Even if you have had or are going to get your colon
removed, there is definitely hope in a full recovery. This
royalty free video will show you that you can get back to
Colectomy, Colon Removal)
An operation to remove all or part of the colon. The colon, or large intestine, is the lower part of the intestines.
Colectomy is performed to treat a variety of conditions, including the following:
Your doctor will likely do the following:
In the days leading up to your procedure:
You will receive general anesthesia for the surgery.
The surgeon makes a single long incision (open colectomy) or several smaller incisions (laparoscopic colectomy) in your abdomen.
If only part of your colon is removed (partial colectomy), your surgeon sews the open ends of the intestine together after the central portion has been removed.
If all of your colon is removed (total colectomy), or your surgeon determines your intestine needs time to heal and rest after the procedure, you may need a colostomy or ileostomy.
In a colostomy or ileostomy procedure, your surgeon makes a small opening, called a stoma, in the front of your abdominal wall. The open end of your intestine is then pulled through the abdominal wall and attached to the skin. Your waste will exit your body through this opening. You will wear a pouch, or an ostomy bag, on the outside of your body, where waste material will be collected. The stoma may be either temporary or permanent.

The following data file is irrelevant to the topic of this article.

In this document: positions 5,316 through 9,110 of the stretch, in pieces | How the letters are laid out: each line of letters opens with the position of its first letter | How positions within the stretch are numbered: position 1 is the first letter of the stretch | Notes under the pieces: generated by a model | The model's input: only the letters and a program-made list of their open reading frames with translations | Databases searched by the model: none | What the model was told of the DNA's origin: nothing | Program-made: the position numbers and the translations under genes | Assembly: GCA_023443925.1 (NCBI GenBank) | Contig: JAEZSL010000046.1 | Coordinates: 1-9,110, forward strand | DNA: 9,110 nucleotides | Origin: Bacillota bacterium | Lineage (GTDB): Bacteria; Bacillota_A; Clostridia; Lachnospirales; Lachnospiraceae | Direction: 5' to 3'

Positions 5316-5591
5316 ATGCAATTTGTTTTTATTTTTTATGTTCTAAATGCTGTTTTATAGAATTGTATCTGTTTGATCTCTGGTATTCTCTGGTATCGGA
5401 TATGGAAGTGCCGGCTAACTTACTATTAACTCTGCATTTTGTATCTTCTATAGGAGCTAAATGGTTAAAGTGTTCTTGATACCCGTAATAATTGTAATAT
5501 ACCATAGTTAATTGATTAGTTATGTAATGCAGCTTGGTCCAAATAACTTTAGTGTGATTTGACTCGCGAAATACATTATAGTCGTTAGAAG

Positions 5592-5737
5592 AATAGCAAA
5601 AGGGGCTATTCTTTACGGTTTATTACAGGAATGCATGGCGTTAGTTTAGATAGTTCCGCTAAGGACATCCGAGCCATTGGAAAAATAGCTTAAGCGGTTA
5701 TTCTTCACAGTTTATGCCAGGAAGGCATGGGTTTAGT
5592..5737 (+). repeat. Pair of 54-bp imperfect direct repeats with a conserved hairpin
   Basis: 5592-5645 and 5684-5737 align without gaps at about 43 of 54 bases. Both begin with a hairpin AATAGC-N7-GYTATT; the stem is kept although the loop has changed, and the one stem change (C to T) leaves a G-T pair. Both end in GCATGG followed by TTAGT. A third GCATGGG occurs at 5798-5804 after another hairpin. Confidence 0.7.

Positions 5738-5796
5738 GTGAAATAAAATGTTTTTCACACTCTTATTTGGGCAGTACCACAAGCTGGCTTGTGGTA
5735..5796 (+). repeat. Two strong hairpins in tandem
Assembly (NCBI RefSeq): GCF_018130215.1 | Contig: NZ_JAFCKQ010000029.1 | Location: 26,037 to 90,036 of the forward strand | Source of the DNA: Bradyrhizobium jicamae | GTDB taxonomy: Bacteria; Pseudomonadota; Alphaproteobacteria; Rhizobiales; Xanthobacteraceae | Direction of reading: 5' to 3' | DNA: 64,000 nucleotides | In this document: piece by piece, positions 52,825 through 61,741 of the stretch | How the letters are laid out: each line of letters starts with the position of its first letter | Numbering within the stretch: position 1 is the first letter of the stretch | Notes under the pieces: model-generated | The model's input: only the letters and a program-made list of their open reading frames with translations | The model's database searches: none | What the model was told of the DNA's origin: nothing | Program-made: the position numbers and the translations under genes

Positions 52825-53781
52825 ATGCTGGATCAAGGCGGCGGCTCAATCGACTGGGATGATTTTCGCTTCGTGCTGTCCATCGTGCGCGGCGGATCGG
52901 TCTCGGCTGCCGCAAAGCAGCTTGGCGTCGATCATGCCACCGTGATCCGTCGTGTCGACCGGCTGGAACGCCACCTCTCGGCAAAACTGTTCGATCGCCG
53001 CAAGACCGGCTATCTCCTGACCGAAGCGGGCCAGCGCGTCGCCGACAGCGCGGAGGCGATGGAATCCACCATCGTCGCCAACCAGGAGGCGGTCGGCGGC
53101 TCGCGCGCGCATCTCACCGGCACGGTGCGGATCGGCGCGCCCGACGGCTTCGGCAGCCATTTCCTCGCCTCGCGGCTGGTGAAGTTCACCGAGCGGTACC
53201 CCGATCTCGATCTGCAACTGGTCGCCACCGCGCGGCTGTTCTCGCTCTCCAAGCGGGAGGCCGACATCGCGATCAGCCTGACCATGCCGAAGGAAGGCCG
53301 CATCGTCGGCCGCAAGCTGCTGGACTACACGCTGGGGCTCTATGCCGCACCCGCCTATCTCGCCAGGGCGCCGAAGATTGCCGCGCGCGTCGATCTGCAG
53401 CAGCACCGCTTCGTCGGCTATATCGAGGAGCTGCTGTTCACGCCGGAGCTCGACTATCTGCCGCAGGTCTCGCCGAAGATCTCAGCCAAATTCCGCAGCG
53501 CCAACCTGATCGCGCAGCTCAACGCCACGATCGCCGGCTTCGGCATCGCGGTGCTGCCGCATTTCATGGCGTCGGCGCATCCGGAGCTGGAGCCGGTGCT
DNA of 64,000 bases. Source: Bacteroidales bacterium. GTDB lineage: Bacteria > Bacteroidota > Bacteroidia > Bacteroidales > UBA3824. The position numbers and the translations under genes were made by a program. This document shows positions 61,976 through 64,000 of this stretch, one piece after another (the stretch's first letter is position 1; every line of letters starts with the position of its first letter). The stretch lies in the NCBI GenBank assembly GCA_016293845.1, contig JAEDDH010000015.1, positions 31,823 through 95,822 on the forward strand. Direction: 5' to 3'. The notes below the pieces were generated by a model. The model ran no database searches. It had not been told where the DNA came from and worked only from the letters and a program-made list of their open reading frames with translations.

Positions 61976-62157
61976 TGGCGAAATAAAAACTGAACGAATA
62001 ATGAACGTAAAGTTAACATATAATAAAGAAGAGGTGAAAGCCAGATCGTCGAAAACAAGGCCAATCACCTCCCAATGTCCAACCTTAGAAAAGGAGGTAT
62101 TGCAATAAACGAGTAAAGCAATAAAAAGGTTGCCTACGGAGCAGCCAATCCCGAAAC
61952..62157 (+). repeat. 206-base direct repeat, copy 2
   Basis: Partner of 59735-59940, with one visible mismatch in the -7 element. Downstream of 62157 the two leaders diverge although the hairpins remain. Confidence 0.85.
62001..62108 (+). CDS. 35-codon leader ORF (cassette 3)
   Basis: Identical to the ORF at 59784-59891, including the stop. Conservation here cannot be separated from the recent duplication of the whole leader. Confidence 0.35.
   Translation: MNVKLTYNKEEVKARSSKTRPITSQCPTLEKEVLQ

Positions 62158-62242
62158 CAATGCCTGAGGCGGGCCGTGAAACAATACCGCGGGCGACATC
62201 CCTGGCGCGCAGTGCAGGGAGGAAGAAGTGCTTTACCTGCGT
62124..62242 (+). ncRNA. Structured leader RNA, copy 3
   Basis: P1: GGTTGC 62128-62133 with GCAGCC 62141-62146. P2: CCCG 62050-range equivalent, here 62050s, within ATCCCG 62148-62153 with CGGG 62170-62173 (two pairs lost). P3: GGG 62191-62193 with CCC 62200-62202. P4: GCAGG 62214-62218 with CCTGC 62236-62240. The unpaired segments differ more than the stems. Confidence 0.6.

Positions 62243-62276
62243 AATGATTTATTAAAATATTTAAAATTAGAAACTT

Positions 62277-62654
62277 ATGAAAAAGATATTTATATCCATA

After the procedure is complete, your surgeon closes the muscles and skin of the abdomen with stitches or staples, and applies a sterile dressing.
The portion of the colon that was removed will be sent to a pathologist for examination.
The procedure takes 1 to 4 hours or more.
Anesthesia prevents pain during surgery. Patients typically experience pain during recovery, but receive pain medication to relieve the discomfort.
This surgery typically requires 5 to 6 days of recovery in the hospital.
You will receive instructions about when and what you can eat, and how you need to restrict your activity. During the first few days after surgery, you may be restricted from eating. You will need to take it easy for 1 to 2 months, as you recover from your surgery.
If you have a colostomy:
The outcome varies depending on why you had the colectomy. If you have colon cancer and the entire cancerous area is removed with a colectomy, your outcome is good. A colectomy may also reduce your risk of developing colon cancer if you had it to treat a precancerous condition, including familial polyposis, ulcerative colitis , or colon polyps . Most people who have colectomies go on to live normal, active lives, and the colon adapts to return bowel activity to normal.
It is essential for you to monitor your recovery once you leave the hospital. That way, you can alert your doctor to any problems immediately. If any of the following occur, call your doctor:
Please be aware that this information is provided to supplement the care provided by your physician. It is neither intended nor implied to be a substitute for professional medical advice. CALL YOUR HEALTH-CARE PROVIDER IMMEDIATELY IF YOU THINK YOU MAY HAVE A MEDICAL EMERGENCY. Always seek the advice of your physician or other qualified health provider prior to starting any new treatment or with any questions you may have regarding a medical condition.